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IRAN


 

 

Key Economic Data 
 
  2003 2002 2001 Ranking(2003)
GDP
Millions of US $ 136,833 107,522 114,100 34
         
GNI per capita
 US $ 2,000 1,710 1,680 110
Ranking is given out of 208 nations - (data from the World Bank)

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Update No: 075 - (28/02/08)

Vetted again
Iran's internal politics is now focused on the forthcoming 14 March parliamentary elections. In February the Guardian Council vetted the candidates' lists and excluded almost a third of the prospective MPs, many of them reformists. Although the Council then reinstated almost 600 candidates following their appeals, the large majority of the highest profile reformist candidates remain excluded from the elections. Before the post-appeals reinstatement, the reformist coalition estimated that it would have been able to effectively compete in just 67 of 290 seats, a number which may have rise to about 90 afterwards. Nonetheless, the reformists have ruled out a boycott; they probably expected such a move anyway given that it had already occurred in previous electoral campaigns. They probably hope that together with pragmatic conservatives they can further weaken Ahmadinejad's hold in the parliament and deprive him of sufficient support to implement his plans.

US economic siege makes Russians and Chinese happy 
On the international scene the main development in February was a new diplomatic offensive against Iran from Washington. After some hesitation following the publication of a report by the US intelligence agencies, which described the Iranian military program as having been discontinued five years ago, the Department of State has seized on a new IAEA report, which despite recording progress on the Iranian side with regard to transparency also claimed that Teheran still does not allow full access to all aspects of its nuclear program and keeps enriching uranium as well as expanding its centrifuges facilities. The Americans, with European support, will try to push for more economic sanctions against Iran. It is utterly unlikely however that either the Chinese or the Russians will agree to new sanctions in the UN Security Council. Both are accelerating the development of deep economic relations with Teheran. Russian firm Gazprom for example is negotiating the formation of a joint company with the Iranians for the development of two phases of the South Pars gas fields and several other projects. The fact that sanctions and US pressure discourage many firms from dealing with Iran is also favouring Russian and Chinese penetration of the Iranian markets. In fact many other countries still show signs of being attracted by the prospect of investing in Iran, despite rising US pressure. Turkey, for example, has expressed interest in investing in the South Pars gas fields too and is also discussing the possibility of partnering with a Swiss firm in the construction of a gas pipeline to bring Iranian gas to Italy.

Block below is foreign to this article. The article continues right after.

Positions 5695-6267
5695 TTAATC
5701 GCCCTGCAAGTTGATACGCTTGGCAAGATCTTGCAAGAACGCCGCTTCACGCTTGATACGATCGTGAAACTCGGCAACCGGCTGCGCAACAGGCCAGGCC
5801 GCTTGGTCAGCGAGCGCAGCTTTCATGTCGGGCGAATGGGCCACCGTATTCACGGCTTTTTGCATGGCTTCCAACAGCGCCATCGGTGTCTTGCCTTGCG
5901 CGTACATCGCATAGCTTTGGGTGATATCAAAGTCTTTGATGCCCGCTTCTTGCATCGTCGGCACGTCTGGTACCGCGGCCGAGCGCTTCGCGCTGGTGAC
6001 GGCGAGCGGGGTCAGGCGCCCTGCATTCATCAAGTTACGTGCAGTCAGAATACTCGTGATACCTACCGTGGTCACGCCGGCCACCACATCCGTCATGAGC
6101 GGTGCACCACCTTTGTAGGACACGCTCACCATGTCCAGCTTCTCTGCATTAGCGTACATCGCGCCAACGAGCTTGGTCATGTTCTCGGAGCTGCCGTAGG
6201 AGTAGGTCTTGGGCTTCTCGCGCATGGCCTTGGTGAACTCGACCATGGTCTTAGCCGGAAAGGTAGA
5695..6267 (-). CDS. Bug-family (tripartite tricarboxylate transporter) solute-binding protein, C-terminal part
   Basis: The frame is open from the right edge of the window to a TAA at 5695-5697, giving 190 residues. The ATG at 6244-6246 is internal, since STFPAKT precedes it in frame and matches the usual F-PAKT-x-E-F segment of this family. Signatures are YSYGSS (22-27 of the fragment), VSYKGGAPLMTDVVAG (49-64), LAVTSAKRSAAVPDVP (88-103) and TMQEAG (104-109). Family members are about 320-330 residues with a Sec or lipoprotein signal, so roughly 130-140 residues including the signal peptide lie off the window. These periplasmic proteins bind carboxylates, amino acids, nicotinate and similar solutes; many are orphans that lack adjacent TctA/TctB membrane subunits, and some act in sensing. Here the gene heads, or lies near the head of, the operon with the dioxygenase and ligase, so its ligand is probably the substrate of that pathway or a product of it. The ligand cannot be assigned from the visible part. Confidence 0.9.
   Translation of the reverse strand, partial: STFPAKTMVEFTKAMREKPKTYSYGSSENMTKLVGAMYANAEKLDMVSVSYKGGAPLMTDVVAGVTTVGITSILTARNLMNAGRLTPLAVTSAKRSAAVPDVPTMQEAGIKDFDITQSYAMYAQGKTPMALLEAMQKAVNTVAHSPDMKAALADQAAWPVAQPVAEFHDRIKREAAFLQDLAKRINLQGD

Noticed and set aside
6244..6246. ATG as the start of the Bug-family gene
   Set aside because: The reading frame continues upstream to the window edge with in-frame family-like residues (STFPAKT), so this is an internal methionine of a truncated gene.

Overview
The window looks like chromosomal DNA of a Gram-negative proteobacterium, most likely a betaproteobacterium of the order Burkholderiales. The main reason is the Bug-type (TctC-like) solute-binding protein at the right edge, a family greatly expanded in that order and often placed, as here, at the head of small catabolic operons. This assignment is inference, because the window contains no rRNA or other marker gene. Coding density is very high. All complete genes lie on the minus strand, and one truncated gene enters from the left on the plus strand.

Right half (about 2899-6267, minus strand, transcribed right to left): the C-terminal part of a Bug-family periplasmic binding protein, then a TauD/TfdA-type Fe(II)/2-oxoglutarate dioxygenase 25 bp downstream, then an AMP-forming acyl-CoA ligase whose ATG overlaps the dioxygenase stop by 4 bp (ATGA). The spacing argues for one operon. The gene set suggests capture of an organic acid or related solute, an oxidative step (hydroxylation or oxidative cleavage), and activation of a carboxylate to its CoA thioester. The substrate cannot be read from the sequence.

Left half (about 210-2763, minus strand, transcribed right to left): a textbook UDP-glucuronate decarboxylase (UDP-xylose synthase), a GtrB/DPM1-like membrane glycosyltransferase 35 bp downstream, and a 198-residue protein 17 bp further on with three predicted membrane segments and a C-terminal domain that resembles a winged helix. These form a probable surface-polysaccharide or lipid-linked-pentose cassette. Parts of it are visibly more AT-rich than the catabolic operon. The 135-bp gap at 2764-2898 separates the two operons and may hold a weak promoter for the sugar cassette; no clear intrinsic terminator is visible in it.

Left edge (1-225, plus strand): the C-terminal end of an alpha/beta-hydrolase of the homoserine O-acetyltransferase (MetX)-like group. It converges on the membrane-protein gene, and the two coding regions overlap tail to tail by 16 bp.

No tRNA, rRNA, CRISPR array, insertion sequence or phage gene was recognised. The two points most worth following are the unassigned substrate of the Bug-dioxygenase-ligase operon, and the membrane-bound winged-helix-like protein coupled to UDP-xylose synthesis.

Ambitious plans
The Iranians are investing significant resources in the expansion of their still modest gas sector. They account for a 1% share of the world gas export market, but plan to expand that to 10%. They have already been expanding their capabilities in the manufacturing of heavy compressors and turbines; internal distribution of gas has greatly been expanded too and now 76% of the households have domestic supplies of gas. Teheran also plans to expand its role in the world petrochemicals market, where its market share has always been very low. Production, at least according to government sources, now stands at 22 millions tones, behind only Saudi Arabia, but exports are low even if they have been increasing. In order to boost them, Iran opened in February its first oil exchange in the island of Kish, a free economic zone. Iran plans to sell crude too there, pricing it in euros in order to attract European customers and to reduce its reserves in the American currency. The Iranians are confident that the move will be successful given the tight conditions of the market and the savings that it promises to euro zone customers. 

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